‘We know that to be successful we have to win on taste, win on nutrition, and ultimately win on price’
From next week, Target, Walmart and some other selected retailers will sell Beyond Meat’s limited-edition value pack of vegan burgers called Cookout Classic, which the company has released in a bid to offer easily attainable and affordable plant-based options for the barbeque season.
The new 10-pack will cost $15.99 (or $1.59 per patty) and will be available through mid-August, or until supplies last.
“With growing consumer interest in plant-based protein, the Cookout Classic value pack is designed to inspire a shift to plant-based meat at barbecues and summer gatherings,” the company said in a statement.
“The juicy and delicious burgers are made with simple, plant-based ingredients without GMOs, soy or gluten, and are packaged in a fully recyclable cardboard carton, aligning with Beyond Meat’s commitment to sustainability.”
Beyond Meat also aims to fill the void left by the meat industry after the pandemic created huge fractures in its supply chain.
While high infection rates in slaughterhouses forced the closure of several US meat processing plants in early April, the subsequent lockdown dried up meat demand as eateries shut down including school canteens, restaurants, and fast-food chains.
According to reports, pandemic related events and resulting price spikes due to decreased supply have tilted customer preferences towards plant -based protein. A Neilsen report showed that sales of fresh meat alternatives soared 168.5% in the week ended June 6 compared to the year-ago period.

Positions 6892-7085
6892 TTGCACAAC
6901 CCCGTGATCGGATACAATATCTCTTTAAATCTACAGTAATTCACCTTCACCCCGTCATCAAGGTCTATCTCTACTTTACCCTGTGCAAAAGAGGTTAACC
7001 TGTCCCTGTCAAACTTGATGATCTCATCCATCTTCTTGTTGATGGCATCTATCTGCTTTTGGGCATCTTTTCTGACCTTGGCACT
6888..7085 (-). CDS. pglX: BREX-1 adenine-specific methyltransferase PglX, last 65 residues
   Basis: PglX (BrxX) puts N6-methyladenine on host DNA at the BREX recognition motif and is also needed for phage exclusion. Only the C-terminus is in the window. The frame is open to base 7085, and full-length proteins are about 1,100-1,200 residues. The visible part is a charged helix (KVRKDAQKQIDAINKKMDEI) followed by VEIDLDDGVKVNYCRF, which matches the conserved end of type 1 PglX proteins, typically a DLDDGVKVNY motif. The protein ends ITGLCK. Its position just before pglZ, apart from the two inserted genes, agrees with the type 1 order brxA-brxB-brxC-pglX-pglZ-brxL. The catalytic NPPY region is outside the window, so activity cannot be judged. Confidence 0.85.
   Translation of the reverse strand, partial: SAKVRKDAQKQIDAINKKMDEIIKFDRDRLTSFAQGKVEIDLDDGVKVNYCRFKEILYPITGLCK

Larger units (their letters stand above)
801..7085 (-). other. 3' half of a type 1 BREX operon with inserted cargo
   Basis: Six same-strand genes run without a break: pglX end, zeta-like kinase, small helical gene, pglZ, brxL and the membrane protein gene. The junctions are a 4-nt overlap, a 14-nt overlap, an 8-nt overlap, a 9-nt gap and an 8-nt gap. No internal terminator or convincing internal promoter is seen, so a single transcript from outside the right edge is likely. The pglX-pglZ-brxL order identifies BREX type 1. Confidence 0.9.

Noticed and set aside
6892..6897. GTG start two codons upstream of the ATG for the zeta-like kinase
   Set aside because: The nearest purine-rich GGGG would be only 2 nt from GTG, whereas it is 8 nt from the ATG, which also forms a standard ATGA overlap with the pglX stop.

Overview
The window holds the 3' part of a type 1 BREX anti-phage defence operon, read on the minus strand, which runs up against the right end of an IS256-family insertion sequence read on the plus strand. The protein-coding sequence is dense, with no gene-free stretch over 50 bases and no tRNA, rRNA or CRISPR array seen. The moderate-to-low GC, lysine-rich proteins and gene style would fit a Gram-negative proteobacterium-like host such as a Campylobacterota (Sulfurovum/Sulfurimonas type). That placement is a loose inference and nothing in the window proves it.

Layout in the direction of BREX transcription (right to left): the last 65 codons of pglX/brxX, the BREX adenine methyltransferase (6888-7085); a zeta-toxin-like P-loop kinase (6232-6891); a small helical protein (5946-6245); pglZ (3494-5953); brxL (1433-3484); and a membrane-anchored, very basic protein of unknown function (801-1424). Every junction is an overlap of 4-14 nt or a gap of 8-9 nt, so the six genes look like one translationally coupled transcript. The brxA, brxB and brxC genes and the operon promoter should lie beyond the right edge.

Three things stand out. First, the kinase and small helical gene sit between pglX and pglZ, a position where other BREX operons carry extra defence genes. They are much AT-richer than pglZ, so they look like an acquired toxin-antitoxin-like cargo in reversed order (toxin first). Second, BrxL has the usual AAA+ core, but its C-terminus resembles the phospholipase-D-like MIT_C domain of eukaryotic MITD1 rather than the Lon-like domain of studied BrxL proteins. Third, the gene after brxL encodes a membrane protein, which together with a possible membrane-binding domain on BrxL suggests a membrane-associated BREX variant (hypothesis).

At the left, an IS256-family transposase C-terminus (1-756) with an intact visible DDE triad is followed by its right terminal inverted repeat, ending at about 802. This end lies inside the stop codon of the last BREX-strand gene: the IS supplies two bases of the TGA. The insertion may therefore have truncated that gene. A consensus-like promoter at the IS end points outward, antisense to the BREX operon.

Beyond Meat intends to further slash prices to sway more people to try plant-based meat through special discounts through July 4 on its products at stores such as Kroger, Publix, Albertsons, Whole Foods Market, Shoprite, Giant Foods, and Stop & Shop.
“We know that to be successful we have to win on taste, win on nutrition, and ultimately win on price,” Beyond Meat’s chief growth officer Chuck Muth, told CNN Business.
“If we can do those three things, we see tremendous opportunity to transition consumers from animal-based to plant-based meat.”
The plant-based food start-up is also planning to launch a new direct-to-consumer option following in the footsteps of its rival Impossible Foods. Early this month, Impossible Foods officially launched its direct-to-consumer online store in order to sell its vegan burger meat directly to consumers in any of the 48 contiguous U.S. states.
“With America facing meat shortages for the first time since World War II, we want to make it as easy as possible to get Impossible Burger — whether you shop in person at your local supermarket, with Instacart or other delivery services, or direct online,” said Impossible Foods’ President Dennis Woodside in a statement at the time.
Impossible Foods also slashed its plant-based meat prices by 15 percent for U.S. restaurants earlier this year.
“We are desperately eager to bring down our prices as fast as we possibly can. But we’re selling every pound we can make as fast as we can make it,” said Brown during a press conference.
He added: “So there is plenty of demand from consumers at the current price. And, of course, as the price comes down, eventually it’s going to be game over for the animal ag industry.”
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